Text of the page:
Steve Newman: Actually, I think we closed that transaction in early 2000. It was just before the bust or before it had fully become apparent that what we were seeing was, in fact, the bust. So, it wasn’t something we were pushed into. It was a good path forward. We knew some of the folks at Macromedia. There was a good relationship there. We were happy with the plans and the directions things were going to go. It was an opportunity that we were happy to take.
Alejandro: How long did it take from start to finish to get this deal done?
Steve Newman: I couldn’t tell you. I think it was relatively quick, but this is 20 years back now.
Alejandro: I hear you. We’re testing your memory here, Steve.
Steve Newman: Yeah. It was not some kind of prolonged year-long kind of a process, or I would remember.
Alejandro: The terms here, were they made available?
Steve Newman: No, I’m afraid not. Just to save you trouble, I’ve been through a couple of other acquisitions over the years, but none of the terms have ever been public.
Alejandro: Got it. Maybe one day I’ll take you to have a few Tequila shots, and maybe we can spill the beans, Steve. No worries.
Steve Newman: Yeah.
Alejandro: So, after this transaction with Bitcraft, you stayed a little bit with Macromedia as an engineer. Then you did a little bit of consulting gigs here and there with companies like Intuit. Then finally, you land with doing Upstartle, which builds really meaningful. Walk us through that transition into really landing on the idea of Upstartle, and how did that happen?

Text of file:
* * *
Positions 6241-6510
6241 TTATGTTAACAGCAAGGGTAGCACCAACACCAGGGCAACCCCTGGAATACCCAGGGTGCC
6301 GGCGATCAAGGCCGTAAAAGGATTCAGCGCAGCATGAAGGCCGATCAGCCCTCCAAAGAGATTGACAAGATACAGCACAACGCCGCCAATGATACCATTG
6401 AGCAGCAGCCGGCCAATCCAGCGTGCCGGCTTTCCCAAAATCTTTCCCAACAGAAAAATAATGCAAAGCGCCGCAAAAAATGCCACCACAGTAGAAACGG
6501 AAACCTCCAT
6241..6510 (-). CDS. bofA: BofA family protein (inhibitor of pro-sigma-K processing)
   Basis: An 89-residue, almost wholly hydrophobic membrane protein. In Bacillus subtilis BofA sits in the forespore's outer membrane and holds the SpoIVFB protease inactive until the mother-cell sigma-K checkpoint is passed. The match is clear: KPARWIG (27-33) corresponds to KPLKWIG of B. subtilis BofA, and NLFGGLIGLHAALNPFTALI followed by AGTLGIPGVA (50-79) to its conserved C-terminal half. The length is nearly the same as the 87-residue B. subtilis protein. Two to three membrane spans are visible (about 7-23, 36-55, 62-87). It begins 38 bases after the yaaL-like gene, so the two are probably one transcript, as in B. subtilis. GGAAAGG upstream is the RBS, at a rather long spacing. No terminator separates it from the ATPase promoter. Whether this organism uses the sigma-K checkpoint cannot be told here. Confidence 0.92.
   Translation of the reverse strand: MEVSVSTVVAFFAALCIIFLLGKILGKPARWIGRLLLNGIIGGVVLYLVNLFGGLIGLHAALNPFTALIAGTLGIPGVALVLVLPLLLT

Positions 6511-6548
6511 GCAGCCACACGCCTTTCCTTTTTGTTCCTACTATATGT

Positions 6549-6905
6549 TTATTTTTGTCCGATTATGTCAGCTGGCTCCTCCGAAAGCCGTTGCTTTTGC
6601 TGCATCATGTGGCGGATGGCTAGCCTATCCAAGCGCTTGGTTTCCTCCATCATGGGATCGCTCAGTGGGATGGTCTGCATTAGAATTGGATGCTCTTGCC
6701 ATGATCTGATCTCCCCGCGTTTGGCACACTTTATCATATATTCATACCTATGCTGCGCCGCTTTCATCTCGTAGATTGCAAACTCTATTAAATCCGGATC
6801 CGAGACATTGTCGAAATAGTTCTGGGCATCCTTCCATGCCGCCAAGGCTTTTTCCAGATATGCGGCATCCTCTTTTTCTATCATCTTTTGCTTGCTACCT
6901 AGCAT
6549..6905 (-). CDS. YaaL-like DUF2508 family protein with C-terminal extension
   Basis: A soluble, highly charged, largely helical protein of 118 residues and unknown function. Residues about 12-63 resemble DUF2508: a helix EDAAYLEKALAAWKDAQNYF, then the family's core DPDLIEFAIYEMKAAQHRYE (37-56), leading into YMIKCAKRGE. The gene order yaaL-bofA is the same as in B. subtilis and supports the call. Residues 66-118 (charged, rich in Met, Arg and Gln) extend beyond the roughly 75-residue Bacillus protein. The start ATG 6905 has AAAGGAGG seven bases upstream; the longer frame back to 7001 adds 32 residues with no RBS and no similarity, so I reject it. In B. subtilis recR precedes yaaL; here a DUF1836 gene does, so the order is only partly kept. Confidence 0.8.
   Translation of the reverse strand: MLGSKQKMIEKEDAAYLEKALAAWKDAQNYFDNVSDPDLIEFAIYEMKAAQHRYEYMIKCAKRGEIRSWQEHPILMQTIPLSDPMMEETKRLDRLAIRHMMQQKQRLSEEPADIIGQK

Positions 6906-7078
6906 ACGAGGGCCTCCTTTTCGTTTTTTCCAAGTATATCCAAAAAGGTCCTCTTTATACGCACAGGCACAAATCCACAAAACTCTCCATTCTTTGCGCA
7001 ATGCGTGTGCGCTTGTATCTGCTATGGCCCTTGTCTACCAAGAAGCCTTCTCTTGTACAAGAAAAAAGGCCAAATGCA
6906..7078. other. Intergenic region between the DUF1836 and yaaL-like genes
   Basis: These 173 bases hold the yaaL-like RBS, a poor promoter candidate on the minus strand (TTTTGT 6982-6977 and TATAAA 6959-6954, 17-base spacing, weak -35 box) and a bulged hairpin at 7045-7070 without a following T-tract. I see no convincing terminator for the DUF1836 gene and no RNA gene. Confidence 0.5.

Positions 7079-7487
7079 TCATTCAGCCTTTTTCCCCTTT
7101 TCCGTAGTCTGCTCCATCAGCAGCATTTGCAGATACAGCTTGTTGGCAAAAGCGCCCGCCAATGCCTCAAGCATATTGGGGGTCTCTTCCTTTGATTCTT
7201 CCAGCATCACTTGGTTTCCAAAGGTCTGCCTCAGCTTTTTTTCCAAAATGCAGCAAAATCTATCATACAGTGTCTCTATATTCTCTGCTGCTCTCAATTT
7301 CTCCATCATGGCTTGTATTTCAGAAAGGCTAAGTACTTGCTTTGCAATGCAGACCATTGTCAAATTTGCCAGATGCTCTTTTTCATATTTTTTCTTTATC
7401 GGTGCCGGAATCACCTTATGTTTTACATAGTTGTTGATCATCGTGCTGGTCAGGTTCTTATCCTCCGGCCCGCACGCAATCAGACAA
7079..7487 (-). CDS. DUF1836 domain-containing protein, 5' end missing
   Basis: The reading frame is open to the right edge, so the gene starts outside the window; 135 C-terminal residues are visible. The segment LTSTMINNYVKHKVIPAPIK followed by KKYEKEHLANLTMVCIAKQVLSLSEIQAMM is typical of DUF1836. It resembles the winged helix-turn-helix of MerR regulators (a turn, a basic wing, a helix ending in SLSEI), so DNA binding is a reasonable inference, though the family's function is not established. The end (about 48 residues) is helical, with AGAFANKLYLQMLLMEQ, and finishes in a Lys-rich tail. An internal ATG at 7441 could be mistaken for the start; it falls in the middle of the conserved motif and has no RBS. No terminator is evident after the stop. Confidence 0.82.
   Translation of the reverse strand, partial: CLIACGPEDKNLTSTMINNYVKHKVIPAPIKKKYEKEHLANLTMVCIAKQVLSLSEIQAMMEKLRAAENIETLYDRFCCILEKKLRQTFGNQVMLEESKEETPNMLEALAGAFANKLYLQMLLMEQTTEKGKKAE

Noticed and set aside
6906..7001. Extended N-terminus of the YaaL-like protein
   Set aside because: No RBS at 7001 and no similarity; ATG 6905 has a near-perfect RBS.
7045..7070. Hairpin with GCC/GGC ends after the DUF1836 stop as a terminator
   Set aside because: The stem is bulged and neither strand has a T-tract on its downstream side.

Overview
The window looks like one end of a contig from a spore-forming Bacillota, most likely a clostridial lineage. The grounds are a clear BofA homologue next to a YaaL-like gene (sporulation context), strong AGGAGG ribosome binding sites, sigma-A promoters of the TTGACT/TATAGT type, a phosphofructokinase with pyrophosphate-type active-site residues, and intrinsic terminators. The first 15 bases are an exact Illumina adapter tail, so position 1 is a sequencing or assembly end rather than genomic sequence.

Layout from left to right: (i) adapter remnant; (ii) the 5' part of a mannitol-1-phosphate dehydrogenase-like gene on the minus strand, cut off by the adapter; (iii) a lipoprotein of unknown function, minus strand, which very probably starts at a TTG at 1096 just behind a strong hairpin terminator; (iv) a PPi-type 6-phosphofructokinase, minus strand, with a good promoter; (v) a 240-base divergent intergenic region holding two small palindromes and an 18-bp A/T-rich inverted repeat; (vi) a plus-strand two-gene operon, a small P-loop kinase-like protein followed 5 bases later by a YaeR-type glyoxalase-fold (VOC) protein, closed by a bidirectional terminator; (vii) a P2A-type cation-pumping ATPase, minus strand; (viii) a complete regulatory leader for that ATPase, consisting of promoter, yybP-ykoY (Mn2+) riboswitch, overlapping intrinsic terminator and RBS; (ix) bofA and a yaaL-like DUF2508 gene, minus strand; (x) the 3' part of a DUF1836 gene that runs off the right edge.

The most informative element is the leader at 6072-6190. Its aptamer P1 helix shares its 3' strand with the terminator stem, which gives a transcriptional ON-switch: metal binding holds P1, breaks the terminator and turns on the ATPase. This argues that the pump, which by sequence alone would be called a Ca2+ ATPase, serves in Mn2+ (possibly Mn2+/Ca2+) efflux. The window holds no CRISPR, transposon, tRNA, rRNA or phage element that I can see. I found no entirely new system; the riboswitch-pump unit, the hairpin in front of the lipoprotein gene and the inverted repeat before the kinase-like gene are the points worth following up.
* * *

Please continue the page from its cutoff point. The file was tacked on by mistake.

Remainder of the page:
Steve Newman: Upstartle was the same fellow, Sam Schillace and I who had been part of these other startups as well as a woman named Claudia Carpenter who we had met at Intuit, and who is know here with us at Scalyr by the way. The three of us, like with Bitcraft, we knew we wanted to go build something together for the fun of building something together. We didn’t have any specific project in mind. We went through the legal process of incorporating Upstartle before we had any idea what the company would actually be. We spent probably about a year experimenting with different ideas and prototyping things. Then basically, one day Sam walked into the office with an idea, and he described Writely. A couple of different things had come together in his head. Sam and I for years had been wanting to solve what we called the emailing word file attachments problem. You’re working on a document with someone. You’re writing it in Word on your computer. Then you have to email the draft to your partner to look at. Maybe they make some changes and email it back. You’re sending it back and forth. Pretty soon you’ve lost all track of who has which revision and what’s the latest. Certainly, back then, everyone would live through this all the time. That was a problem we had always wanted to solve. This was 2005 now and the year before Gmail had launched. I think 2005 was when Sam signed up for it. The big thing about Gmail was a gigabyte for free, gigabyte storage. But another thing that was fairly unique about Gmail was the ability to edit email documents with styling fonts, and boldface, and so forth in the browser. Hotmail and other email solutions before then were just plain text, but Gmail had this browser-based application where you could do more complex formatting. Basically, the idea was, “Wait. If you can do complex formatting on the web, we could use that to solve this co-editing of a document problem. That was the idea for Writely. It was immediately apparent to us that this was an idea worth pursuing. Actually, from that point to that day when Sam came in with the idea till we launched was 100 days which I remember specifically because I had just read some blog post where someone had said, “Any new product you start working on you should launch in 90 days. If you take longer than that, you’re overthinking it. So, 90 days was our goal. We missed by a week or so.